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Mobile Health (m-Health) in Retrospect: The Known Unknowns

Institute of Global Health Innovation, Imperial College London, London SW7 2AZ, UK
Int. J. Environ. Res. Public Health 2022, 19(7), 3747;
Received: 10 January 2022 / Revised: 5 March 2022 / Accepted: 9 March 2022 / Published: 22 March 2022
(This article belongs to the Special Issue M-Health: Emerging Mobile Health Systems)


For nearly two decades, mobile health or (m-Health) was hailed as the most innovative and enabling area for the digital transformation of healthcare globally. However, this profound vision became a fleeting view since the inception and domination of smart phones, and the reorientation of the concept towards the exclusivity of global smart phone application markets and services. The global consumerization of m-Health in numerous disciplines of healthcare, fitness and wellness areas is unprecedented. However, this divergence between ‘mobile health capitalism’ and the ‘science of mobile health’ led to the creation of the ‘m-Health schism’. This schism was sustained by the continued domination of the former on the expense of the latter. This also led to increased global m-Health inequality and divide between the much-perceived health and patient benefits and the markets of m-Health. This divergence was more evident in low and middle income (LMIC) countries compared to the developed world. This powerful yet misguided evolution of the m-Health was driven essentially by complex factors. These are presented in this paper as the ‘known unknowns’ or ‘the obvious but sanctioned facts’ of m-Health. These issues had surreptitiously contributed to this reorientation and the widening schism of m-Health. The collateral damage of this process was the increased shift towards understanding ‘digital health’ as a conjecture term associated with mobile health. However, to date, no clear or scientific views are discussed or analyzed on the actual differences and correlation aspects between digital and mobile health. This particular ‘known unknown’ is presented in detail in order to provide a rapprochement framework of this correlation and valid presentations between the two areas. The framework correlates digital health with the other standard ICT for the healthcare domains of telemedicine, telehealth and e-health. These are also increasingly used in conjunction with digital health, without clear distinctions between these terms and digital health. These critical issues have become timelier and more important to discuss and present, particularly after the world has been caught off guard by the COVID-19 pandemic. The much hyped and the profiteering digital health solutions developed in response of this pandemic provided a modest impact, and the benefits were mostly inadequate in mitigating the massive health, human, and economic impact of this pandemic. This largely commercial reorientation of mobile health was unable not only to predict the severity of the pandemic, but also unable to provide adequate digital tools or effective pre-emptive digital epidemiological shielding and guarding mechanisms against this devastating pandemic. There are many lessons to be learnt from the COVID-19 pandemic from the mobile and digital health perspectives, and lessons must be learnt from the past and to address the critical aspects discussed in this paper for better understanding of mobile health and effective tackling of future global healthcare challenges.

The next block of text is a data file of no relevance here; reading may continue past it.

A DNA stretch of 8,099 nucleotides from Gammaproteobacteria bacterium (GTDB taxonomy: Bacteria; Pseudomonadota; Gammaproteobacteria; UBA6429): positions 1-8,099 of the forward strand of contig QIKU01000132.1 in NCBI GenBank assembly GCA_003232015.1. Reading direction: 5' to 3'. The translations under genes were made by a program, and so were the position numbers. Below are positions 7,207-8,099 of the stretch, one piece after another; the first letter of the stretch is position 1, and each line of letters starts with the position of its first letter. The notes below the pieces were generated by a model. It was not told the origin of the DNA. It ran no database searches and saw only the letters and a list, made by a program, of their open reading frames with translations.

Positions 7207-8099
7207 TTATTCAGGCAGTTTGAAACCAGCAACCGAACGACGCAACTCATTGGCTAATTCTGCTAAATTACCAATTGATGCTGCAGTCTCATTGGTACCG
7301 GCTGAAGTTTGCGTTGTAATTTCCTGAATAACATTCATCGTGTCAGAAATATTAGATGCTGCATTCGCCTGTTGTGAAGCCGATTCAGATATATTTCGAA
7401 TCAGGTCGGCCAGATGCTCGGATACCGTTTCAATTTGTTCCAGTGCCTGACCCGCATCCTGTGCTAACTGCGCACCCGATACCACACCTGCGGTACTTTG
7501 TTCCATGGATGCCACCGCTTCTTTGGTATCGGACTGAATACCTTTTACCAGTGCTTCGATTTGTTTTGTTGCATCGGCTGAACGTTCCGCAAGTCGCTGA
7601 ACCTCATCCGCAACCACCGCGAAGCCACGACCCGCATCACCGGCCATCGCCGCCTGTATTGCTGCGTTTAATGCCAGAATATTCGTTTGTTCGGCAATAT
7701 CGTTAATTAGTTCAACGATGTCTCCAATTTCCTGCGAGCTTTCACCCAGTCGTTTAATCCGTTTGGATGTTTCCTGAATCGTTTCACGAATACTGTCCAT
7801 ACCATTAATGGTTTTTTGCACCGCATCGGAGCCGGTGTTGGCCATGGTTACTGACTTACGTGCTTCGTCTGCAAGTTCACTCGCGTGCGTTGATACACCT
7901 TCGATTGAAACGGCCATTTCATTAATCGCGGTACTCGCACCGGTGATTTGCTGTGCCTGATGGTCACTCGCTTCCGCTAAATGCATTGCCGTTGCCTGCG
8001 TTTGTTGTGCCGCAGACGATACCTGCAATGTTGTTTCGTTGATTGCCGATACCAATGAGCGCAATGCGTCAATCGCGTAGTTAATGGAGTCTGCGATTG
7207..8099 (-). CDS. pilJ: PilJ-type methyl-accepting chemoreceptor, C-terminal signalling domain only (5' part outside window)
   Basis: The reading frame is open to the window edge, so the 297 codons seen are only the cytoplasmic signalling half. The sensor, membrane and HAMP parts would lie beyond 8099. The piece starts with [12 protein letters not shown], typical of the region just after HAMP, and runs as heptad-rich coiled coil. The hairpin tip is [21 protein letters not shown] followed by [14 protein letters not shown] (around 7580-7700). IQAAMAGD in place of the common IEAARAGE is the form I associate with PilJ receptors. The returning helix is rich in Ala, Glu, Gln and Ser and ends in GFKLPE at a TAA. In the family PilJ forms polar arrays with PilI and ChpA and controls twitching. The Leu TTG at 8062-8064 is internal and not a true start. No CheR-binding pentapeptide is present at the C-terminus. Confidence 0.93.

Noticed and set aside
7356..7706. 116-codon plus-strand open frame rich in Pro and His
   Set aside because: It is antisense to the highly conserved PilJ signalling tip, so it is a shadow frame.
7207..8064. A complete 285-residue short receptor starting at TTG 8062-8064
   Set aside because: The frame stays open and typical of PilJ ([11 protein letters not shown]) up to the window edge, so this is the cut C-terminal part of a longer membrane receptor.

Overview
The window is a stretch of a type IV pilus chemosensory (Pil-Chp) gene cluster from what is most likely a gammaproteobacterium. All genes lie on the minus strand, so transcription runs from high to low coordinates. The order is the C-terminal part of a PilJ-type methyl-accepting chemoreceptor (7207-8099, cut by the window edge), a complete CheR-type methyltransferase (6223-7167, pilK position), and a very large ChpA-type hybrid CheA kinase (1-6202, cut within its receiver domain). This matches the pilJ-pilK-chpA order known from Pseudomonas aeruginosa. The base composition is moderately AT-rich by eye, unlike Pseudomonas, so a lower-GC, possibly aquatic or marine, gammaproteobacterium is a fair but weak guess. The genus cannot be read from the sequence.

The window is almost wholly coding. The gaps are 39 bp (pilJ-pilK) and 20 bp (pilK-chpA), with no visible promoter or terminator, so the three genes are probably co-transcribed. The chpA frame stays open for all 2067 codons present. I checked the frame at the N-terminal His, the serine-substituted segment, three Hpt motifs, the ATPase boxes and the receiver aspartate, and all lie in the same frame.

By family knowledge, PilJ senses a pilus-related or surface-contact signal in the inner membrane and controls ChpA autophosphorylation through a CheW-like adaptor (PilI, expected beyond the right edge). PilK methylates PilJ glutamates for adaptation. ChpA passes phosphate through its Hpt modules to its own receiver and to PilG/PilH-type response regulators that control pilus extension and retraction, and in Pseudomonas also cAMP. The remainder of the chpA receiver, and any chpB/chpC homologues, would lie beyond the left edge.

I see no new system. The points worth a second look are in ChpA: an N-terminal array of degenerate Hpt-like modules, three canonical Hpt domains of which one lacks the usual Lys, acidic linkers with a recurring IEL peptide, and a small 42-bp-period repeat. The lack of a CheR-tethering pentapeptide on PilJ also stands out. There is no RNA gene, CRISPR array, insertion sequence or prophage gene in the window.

1. Introduction

What is mobile health or (m-Health)? For nearly two decades, this important question has been the subject of numerous debates, discussions, speculative analysis and studies. Many of these brought either incomplete, vague or even erroneous answers to this key question. The premise of most of these answers were based on the interpretation and the understanding that mobile health is an adjunct concept associated with the technological and computing traits of smart phones to enable healthcare connectivity and improved delivery services. These powerful traits of the smart phones were utilized effectively and widely via numerous tools and solutions centered on the smart phone health applications (Apps) and their connectivity ecosystems. These largely commercial systems were successfully applied in all shapes and formats to many healthcare, diagnostics, monitoring, wellness, social, and behavioral healthcare domains. Yet, this narrow yet popular interpretation of mobile health is foremost based on the consumerization and the monetization opportunities offered by smart phones in all these areas. However, this m-Health reorientation from the post smart phone era is entirely incompatible with the basic scientific principles of mobile health as were originally envisioned. In order to provide a more succinct and scientific answer to the above question, it is important to understand that the drivers for this reorientation are the ‘known unknowns’ associated with the origin and evolution of mobile health. These were not appropriately or widely understood or disseminated. The reorientation of mobile health towards the singular smart phone centric format was the result of the ignorance of the origin of mobile health, whether deliberate or not, which was initially carried out systematically and meticulously by the leading global corporate telecommunication and IT conglomerates who have shown an early interest in this area, and identified the massive potentials for their markets and businesses first and foremost.